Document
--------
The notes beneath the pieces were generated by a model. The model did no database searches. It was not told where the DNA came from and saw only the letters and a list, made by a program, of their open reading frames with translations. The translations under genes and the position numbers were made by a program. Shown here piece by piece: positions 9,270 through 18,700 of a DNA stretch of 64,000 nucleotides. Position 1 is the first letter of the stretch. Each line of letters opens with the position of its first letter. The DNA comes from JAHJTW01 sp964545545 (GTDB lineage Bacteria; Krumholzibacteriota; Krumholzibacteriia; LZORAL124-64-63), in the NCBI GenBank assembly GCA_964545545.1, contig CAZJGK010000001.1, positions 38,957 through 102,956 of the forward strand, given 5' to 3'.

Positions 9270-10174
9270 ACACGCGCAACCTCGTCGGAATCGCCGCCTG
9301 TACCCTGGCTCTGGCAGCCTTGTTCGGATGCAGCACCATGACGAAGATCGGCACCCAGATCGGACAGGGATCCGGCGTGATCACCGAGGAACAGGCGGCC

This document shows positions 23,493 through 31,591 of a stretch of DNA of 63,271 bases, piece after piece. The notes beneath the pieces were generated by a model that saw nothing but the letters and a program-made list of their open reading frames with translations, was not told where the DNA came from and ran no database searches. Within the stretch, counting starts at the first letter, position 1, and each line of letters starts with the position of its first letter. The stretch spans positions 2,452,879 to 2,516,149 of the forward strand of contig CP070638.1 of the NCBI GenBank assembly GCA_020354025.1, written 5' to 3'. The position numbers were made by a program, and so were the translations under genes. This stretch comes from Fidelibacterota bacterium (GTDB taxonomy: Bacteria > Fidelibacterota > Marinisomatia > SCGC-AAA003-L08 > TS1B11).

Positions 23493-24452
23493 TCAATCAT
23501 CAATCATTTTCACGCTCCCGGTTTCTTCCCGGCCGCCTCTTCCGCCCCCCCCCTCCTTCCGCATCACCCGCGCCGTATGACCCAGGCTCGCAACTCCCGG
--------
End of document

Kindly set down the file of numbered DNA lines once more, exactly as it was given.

The notes beneath the pieces were generated by a model. The model did no database searches. It was not told where the DNA came from and saw only the letters and a list, made by a program, of their open reading frames with translations. The translations under genes and the position numbers were made by a program. Shown here piece by piece: positions 9,270 through 18,700 of a DNA stretch of 64,000 nucleotides. Position 1 is the first letter of the stretch. Each line of letters opens with the position of its first letter. The DNA comes from JAHJTW01 sp964545545 (GTDB lineage Bacteria; Krumholzibacteriota; Krumholzibacteriia; LZORAL124-64-63), in the NCBI GenBank assembly GCA_964545545.1, contig CAZJGK010000001.1, positions 38,957 through 102,956 of the forward strand, given 5' to 3'.

Positions 9270-10174
9270 ACACGCGCAACCTCGTCGGAATCGCCGCCTG
9301 TACCCTGGCTCTGGCAGCCTTGTTCGGATGCAGCACCATGACGAAGATCGGCACCCAGATCGGACAGGGATCCGGCGTGATCACCGAGGAACAGGCGGCC

This document shows positions 23,493 through 31,591 of a stretch of DNA of 63,271 bases, piece after piece. The notes beneath the pieces were generated by a model that saw nothing but the letters and a program-made list of their open reading frames with translations, was not told where the DNA came from and ran no database searches. Within the stretch, counting starts at the first letter, position 1, and each line of letters starts with the position of its first letter. The stretch spans positions 2,452,879 to 2,516,149 of the forward strand of contig CP070638.1 of the NCBI GenBank assembly GCA_020354025.1, written 5' to 3'. The position numbers were made by a program, and so were the translations under genes. This stretch comes from Fidelibacterota bacterium (GTDB taxonomy: Bacteria > Fidelibacterota > Marinisomatia > SCGC-AAA003-L08 > TS1B11).

Positions 23493-24452
23493 TCAATCAT
23501 CAATCATTTTCACGCTCCCGGTTTCTTCCCGGCCGCCTCTTCCGCCCCCCCCCTCCTTCCGCATCACCCGCGCCGTATGACCCAGGCTCGCAACTCCCGG